## Subtitles section Play video

• In Task 1 of the IELTS Academic Writing Test, you're given a visual that presents some

• information. You need to analyse and describe this information clearly and accurately. When

• your paper is marked, the examiner will be assessing your grammar and vocabulary. In

• this video we'll focus on the language you'll use to write your sentences.

• Often you'll need to describe the trends in the data, that is how the figures change over

• time. You will also need to make comparisons between different elements given in the graph

• or graphs. This means you'll write about how data is similar or different. Let's

• look at an example.

• This line graph is about global energy consumption since 1970 by generating method. The vertical

• axis shows percentage figures, and the horizontal axis shows the years since 1970.

• We can identify two overall trends: the slight decrease in consumption of energy from petroleum

• and coal, and the slight increase in energy generated by gas and nuclear energy. We would

• mention these overall trends in the overview.

• Now, we need to write about this in more detail. When we do this, we must mention the data

• to support the description. Let's begin with the energy source with the highest consumption,

• petroleum. We'll use three expressions: 'peaked at over 50%', 'gradually declined';

• and 'has remained stable'. Let's use these to make our sentences. The consumption

• of petroleum peaked at over 50% in 1973, then gradually declined over the next 12 years.

• Since 1985, global petroleum consumption has remained stable at 40%. Remember, it's very

• important to include data from the graph.

• Now, let's look at the global consumption of nuclear energy. Can you think of some words

• to describe this pattern? Did you think of these phrases? Notice that you need to carefully

• choose your tense to match the time. We'll use past simple for finished time in the past.

• And we'll use present perfect for time beginning in the past, but continuing until now. Let's

• put these phrases together.

• For the first decade after 1970, the rate of nuclear energy consumption was unchanged

• at around 5% worldwide. After 1980, it slowly increased, and since 1995 it has plateaued

• at 12%. Notice that rather than repeating 'the rate of nuclear energy consumption',

• we can say 'it'. This improves cohesion.

• So, we've looked at how you might describe trends, that is, how something changes over

• time. Usually, we'll see this in line graphs like the one we were looking at, but we could

• also see trends in charts or even tables. Next, we'll focus on how to make comparisons

• by describing similarities and differences in something in fixed time. For this, we'll

• look at a pie chart.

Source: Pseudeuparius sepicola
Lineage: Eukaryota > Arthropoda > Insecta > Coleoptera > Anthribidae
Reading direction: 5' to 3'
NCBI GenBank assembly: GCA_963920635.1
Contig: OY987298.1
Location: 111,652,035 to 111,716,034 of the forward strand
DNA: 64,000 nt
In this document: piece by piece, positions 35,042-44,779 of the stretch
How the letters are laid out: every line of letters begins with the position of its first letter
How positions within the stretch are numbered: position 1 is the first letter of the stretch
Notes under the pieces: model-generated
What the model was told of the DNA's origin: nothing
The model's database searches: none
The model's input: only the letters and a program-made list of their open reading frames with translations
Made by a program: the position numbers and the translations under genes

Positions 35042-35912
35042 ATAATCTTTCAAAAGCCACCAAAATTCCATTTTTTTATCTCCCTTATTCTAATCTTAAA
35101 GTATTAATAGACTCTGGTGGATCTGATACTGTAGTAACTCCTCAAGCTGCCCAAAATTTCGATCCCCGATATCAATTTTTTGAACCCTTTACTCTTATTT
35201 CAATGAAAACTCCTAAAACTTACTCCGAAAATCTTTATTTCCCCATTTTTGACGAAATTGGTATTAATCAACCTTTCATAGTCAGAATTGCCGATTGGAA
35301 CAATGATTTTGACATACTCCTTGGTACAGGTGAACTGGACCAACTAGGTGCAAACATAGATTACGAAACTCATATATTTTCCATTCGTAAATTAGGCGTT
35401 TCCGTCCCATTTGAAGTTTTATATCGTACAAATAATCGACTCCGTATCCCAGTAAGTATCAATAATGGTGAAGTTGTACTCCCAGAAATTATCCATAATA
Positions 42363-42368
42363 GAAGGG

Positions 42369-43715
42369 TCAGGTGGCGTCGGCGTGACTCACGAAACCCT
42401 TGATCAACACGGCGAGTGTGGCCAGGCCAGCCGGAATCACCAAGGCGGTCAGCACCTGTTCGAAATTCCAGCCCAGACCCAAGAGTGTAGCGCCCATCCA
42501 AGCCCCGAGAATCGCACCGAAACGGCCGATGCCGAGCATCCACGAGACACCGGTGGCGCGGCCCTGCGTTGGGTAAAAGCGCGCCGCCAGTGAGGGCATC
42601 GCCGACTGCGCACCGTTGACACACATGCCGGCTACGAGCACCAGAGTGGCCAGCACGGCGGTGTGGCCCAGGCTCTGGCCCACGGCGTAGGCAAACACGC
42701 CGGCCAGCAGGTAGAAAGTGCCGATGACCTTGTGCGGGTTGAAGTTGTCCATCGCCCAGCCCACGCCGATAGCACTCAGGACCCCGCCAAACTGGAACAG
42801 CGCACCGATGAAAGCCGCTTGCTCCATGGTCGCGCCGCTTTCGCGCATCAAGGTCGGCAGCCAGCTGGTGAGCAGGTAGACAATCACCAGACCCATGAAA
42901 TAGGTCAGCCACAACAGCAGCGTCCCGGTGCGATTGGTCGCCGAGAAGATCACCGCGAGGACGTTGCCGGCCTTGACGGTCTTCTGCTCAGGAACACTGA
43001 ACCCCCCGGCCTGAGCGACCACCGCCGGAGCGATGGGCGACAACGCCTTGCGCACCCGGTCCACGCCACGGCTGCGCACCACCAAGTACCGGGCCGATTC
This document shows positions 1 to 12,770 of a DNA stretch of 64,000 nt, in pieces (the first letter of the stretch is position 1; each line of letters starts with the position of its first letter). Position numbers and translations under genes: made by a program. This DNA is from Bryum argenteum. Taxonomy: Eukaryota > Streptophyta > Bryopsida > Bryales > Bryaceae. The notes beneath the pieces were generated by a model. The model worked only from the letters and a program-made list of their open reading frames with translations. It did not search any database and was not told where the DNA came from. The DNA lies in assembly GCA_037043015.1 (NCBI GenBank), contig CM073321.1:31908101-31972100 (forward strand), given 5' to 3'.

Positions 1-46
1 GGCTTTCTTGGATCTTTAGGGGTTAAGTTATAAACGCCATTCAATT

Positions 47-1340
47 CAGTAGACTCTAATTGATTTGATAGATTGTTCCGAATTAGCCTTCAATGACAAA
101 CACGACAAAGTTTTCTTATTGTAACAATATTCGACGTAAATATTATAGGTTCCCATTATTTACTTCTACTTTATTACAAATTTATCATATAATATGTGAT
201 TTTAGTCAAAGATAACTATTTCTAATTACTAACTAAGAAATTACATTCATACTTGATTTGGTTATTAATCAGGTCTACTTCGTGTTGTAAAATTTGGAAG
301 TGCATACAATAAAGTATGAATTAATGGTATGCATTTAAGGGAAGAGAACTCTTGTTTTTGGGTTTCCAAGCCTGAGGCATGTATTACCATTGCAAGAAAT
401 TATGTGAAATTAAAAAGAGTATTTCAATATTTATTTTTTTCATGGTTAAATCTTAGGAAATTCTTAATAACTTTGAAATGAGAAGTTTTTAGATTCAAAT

• This pie chart shows us which languages English originated from.

• It's important to note that pie charts give information about the whole of something,

• in this case, the English language. We can see the parts which make up the whole, or

• 100%. In an overview we would try to group the data to make a statement. We could say

• that three languages Germanic Languages, French and Latin, had the greatest influence in roughly

• equal proportions, and much less influence came from Greek, Other Languages and the names

• of people and places.

• So, let's look at how we would compare each of these six influences on English. We'll

• write about the dominant group first. We can see that the influence of French and Latin

• is exactly the same at 29%, and that of Germanic Languages is almost as much at 26%. All three

• of these languages together make up more than 80% of the origins of English. Let's write

• this into sentences.

• Remember that it is very important that we give data from the chart in our sentences.

• Also look at how we change the use of the word 'influence' from a noun to a verb.

• This shows the examiner that you are flexible in vocabulary use.

• We still need to mention the smaller sections of the pie chart. Clearly, the influence of

• these groups is smaller than French, Latin or Germanic Languages. We should think

• of words to say how much smaller. We could say considerably smaller, or significantly

• smaller.

• moving from the more influential languages to these smaller groups of languages.

• The beginning of this sentence lists three parts of the pie chart: Greek, other languages

• and proper names. Then at the end, we gave the percentage figures for each of these languages

• or language groups. Notice that these figures were given in the same order as the languages.

• So the figure for the first language, Greek, is the first figure, 6%, and so on.

• To make this clear to the reader, we use the word 'respectively' at the end of the

• list. This technique works well for two or three items, but not more than that.

• In this video we've looked at language for describing trends, or changes over time, in

• the example of a chart about energy consumption, and we've seen the example of the pie chart

• where we needed to compare the influence of languages on English. I've shown you just

• a small sample of the kind of language you will use in Task 1 of the IELTS Academic Writing

• Test. It's a good idea for you to build your vocabulary for this kind of writing before

• you do the test. Now you will have the chance to practise some language for describing data.

In Task 1 of the IELTS Academic Writing Test, you're given a visual that presents some

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B1 UK consumption chart pie chart energy data pie

# Writing: Unit 2: Focus on Language: Describing Data

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ben posted on 2018/07/27
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